Associates from the Health, Aging and Body Composition (Health ABC) study, a study of 3,075 adults aged 70 to 79 (mean age 74, 52% female, 42% black) were evaluated. Member characteristics and performance on 2 cognitive role tests (the modified Mini-Mental State Examination (3MS) and Digit Symbol Substitution test (DSS)) were assessed in 1997–98. Important correlates on bivariate tests (α = 0.10) were sequentially added in blocks (demographic, psychosocial, health-related, and socioeconomic) to generalized linear models, with 3MS or DSS score as the dependent variable. Mean raw 3MS score was 7 points lower in black than white participants (86.0 vs. 93.0; P<.001). After adjustment for demographic, psychosocial, health-related, and socioeconomic characteristics, the 7-point variation was reduced to 1 point. Thus, covariate adjustment explained 86% of the change in 3MS scores between blacks and whites (P<.001). Socioeconomic indicators, particularly literacy, education, and income, explained most of the variation in cognitive scores. Similar results were found using the DSS. Findings recommend that participant characteristics not only independently affect cognitive test scores, but they also explain most of the observed variation in cognitive performance between older blacks and whites. Given that socioeconomic status indicators, literacy level, in particular, may reflect early-life learning experiences, poor cognitive test performance may not reliably indicate a cognitive decline in economically disadvantaged populations.
Several studies report variation in cognitive test scores across ethnic groups, with older black and Latino adults having lower scores than older white adults.1–4 A recent study conducted in participants from the Cardiovascular Health Study recommends that rates of dementia also vary between blacks and whites, with the prevalence being higher in black men (22.2%) and women (23.4%) than in white men (13.5%) and women (14.5%).5,6 Some recommends that the validity of tests used to measure cognitive performance and screen for dementia may vary by population subgroup and have low specificity in nonwhite elders.7 Others report that discrepancies on cognitive test scores may be attributed to early-life or life-course disadvantages regarding education quality8,9 or meaningful variation in health status and the presence and severity of diseases and conditions known to influence cognitive performance.10,11 Few studies have had adequate data on socio economic status (SES) and health-related factors to begin to disentangle social versus health effects.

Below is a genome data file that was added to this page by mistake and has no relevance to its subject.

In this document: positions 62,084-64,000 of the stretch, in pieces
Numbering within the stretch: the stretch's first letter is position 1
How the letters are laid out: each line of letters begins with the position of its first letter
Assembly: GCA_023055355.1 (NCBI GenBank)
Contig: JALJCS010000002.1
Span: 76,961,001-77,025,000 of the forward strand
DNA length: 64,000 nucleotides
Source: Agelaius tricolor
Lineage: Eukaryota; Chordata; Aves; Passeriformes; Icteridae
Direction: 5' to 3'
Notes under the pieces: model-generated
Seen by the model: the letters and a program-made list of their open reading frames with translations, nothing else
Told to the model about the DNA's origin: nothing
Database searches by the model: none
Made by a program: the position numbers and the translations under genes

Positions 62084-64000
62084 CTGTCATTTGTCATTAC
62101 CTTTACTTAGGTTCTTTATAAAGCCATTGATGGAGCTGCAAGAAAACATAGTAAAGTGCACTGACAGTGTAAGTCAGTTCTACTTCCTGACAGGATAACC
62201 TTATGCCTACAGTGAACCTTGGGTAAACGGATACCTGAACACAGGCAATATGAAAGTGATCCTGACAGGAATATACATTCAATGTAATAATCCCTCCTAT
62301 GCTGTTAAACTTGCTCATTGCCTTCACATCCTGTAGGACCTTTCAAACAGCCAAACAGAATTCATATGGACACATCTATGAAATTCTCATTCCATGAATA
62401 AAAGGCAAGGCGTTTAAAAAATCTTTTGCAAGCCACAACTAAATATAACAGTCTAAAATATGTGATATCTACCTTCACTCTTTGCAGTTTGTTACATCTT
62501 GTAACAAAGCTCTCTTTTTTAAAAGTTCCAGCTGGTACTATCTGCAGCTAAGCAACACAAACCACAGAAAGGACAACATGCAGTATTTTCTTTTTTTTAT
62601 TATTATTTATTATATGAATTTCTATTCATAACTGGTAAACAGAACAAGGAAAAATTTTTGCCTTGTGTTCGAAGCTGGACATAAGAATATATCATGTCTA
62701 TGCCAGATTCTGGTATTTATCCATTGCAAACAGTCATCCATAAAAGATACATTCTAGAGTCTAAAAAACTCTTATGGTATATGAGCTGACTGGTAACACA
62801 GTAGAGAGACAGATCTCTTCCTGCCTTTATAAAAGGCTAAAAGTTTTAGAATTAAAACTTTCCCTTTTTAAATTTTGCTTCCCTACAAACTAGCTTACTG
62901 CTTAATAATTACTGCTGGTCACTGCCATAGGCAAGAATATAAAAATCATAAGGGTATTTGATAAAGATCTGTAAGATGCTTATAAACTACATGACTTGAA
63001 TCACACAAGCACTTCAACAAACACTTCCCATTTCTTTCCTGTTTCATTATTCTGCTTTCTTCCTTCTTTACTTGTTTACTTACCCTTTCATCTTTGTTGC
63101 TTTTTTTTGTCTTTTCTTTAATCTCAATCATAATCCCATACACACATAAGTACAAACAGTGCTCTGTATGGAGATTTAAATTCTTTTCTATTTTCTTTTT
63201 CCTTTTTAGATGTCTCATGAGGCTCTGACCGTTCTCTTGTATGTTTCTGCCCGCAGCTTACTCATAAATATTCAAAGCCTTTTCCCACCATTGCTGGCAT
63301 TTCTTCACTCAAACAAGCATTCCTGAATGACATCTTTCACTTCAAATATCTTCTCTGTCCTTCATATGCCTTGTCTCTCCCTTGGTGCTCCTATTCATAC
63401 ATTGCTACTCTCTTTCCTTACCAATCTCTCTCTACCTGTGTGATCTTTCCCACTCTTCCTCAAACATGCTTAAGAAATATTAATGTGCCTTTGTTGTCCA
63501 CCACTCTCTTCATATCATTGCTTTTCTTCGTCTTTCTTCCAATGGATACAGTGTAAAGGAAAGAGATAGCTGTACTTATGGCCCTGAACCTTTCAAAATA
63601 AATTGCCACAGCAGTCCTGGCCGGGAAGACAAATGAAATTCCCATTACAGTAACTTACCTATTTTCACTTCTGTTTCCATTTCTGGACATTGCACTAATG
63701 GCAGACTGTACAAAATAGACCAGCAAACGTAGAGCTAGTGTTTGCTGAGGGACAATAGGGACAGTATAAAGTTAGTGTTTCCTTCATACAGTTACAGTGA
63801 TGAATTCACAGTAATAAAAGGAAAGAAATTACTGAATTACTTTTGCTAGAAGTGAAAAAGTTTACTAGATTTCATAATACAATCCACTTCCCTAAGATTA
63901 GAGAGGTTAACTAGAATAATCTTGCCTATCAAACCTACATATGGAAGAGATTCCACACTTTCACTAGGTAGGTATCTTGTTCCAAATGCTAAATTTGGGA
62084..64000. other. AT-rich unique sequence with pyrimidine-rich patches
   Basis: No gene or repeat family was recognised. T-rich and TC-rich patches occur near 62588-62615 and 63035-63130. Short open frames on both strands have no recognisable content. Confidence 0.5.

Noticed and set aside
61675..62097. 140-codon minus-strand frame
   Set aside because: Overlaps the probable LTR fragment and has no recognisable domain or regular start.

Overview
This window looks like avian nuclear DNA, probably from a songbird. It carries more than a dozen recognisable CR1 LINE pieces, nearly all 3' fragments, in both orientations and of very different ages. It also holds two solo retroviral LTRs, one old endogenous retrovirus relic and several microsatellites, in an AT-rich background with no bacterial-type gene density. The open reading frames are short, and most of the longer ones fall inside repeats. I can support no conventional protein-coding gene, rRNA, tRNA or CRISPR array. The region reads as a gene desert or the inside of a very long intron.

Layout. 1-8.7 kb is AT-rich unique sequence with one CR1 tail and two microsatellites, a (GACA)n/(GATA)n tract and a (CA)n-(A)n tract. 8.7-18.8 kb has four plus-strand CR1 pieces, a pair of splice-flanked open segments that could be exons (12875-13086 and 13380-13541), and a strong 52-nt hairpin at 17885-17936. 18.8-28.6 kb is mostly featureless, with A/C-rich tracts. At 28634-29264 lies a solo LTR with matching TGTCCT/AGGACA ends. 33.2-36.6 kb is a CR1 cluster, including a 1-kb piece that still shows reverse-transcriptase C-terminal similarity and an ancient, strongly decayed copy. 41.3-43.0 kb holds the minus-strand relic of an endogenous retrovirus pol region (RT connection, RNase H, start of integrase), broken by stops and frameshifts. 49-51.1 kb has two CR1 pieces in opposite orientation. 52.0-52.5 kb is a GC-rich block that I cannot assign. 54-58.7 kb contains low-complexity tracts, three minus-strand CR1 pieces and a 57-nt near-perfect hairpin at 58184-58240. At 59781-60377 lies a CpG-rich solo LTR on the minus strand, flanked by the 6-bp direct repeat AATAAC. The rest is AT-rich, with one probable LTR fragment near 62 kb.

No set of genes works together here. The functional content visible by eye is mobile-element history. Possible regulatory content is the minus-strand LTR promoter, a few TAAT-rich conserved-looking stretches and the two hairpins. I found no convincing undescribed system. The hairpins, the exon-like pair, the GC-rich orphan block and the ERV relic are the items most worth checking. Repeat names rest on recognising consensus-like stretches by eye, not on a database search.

This study’s primary hypothesis was that variation This study’s primary hypothesis was that variation in cognitive test scores between black and white elders stem from variations in psychosocial, health-related, and socioeconomic factors. The aim was to explore how these characteristics might mediate the observed variation in cognitive function test scores between older black and white adults using data from the Health, Aging and Body Composition (Health ABC) study. This cohort is ideally suited to address variation between older black and white adults’ cognitive performance cause it consists of more than 3,000 well-functioning community-resident men and women aged 70 to 79 of whom 42% are black. Also, key explanatory characteristics were carefully measured at baseline or in the early follow-up years. The goal was to identify the magnitude of variation in cognitive function test scores between black and white elders and to determine the degree to which health-related, psychosocial, and socioeconomic factors reduce or eliminate these variations.